The Past, Love, Money And Much More
|Author||Lydia N. Yu-Jose|
|Dimension||6 x 9|
This book revises the common observation that Philippines-Japan relations are characterized by inequality. Such an observation is the twin of another common observation, that the bilateral relationship between the Philippines and Japan is largely economic in nature. We tentatively accept the observation that Philippines-Japan relations are mainly economic. We also accept the observation that it is a relationship between a developed country and a developing one. But we argue that to say that it is an unequal relationship is to say nothing of significance, because, naturally, the relationship between a developed and a developing country is unequal.
For two countries that have had relations for more than a century, there is certainly something more that can be said abouth this relationship, aside from the obvious. We can arrive at a more significant and nuanced characterization of Philippines-Japan relations by looking at the other aspects of the relationship without totally dismissing the admittedly important economic relationship. As we conditionally admit that the relationship is unequal, we look at the balance to see which side is heavier; we change the contents of the balance and vary their combinations to find out if one side is always heavier thant he other or if both sides are sometimes equal.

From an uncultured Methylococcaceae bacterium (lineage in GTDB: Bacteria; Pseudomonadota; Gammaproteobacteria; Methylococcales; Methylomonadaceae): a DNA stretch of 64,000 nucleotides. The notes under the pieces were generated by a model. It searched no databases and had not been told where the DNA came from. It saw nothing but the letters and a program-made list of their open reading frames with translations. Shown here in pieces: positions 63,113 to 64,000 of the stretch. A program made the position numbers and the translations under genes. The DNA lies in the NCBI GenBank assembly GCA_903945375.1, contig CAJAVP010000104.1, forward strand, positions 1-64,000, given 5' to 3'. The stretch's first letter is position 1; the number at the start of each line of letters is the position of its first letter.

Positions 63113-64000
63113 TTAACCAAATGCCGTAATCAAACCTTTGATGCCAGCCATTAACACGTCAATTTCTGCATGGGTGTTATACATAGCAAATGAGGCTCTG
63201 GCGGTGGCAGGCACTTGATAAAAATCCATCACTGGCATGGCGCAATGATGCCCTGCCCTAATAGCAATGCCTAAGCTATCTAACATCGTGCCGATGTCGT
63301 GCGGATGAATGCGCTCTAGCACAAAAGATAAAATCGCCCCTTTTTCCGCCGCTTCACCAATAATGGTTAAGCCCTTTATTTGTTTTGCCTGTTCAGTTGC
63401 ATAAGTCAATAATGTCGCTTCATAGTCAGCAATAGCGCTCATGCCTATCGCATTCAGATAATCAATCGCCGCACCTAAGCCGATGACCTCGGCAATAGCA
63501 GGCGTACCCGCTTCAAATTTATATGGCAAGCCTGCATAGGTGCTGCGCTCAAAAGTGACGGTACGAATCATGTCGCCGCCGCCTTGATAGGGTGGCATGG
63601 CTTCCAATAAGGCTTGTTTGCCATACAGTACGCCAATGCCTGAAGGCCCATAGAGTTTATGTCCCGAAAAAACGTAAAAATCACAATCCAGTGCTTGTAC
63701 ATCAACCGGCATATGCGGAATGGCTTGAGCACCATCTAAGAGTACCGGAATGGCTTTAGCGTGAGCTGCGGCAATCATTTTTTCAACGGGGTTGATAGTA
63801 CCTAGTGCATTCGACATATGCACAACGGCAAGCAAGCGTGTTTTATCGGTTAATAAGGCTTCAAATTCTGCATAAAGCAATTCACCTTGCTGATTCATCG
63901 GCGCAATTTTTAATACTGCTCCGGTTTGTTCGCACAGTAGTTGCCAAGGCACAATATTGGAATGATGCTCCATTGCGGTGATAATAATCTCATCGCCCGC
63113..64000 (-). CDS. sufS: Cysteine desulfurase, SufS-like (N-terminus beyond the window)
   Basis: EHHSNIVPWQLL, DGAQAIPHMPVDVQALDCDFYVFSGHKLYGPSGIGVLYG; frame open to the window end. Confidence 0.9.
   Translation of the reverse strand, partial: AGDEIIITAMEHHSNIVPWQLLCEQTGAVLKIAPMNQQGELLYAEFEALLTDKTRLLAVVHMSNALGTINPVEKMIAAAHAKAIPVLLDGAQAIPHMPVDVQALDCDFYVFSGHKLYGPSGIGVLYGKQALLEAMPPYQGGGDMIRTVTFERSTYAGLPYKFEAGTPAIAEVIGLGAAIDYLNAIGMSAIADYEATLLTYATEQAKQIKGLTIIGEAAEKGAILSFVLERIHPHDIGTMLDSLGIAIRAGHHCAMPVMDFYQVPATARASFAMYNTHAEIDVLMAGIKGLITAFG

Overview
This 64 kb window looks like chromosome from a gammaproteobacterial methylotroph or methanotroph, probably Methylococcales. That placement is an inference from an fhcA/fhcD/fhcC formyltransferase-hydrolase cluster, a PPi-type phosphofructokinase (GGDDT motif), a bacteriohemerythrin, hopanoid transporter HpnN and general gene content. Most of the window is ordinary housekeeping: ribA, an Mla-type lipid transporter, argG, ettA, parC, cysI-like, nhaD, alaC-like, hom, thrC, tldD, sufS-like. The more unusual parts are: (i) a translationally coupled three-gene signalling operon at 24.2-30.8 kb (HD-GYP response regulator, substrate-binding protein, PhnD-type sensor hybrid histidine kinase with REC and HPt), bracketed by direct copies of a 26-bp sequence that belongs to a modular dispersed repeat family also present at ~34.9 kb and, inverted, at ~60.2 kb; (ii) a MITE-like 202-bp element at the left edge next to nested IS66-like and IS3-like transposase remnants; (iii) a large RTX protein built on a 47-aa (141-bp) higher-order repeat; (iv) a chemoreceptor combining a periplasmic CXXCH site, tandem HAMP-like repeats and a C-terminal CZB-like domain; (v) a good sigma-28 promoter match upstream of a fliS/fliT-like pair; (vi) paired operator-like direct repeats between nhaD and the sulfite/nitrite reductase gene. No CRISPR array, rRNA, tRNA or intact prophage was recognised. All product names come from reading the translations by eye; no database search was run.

The book does this by narrating how the past is remembered, by bridging the elite and the popular, and by describing people-to-people relations across national borders within and beyond state structure.
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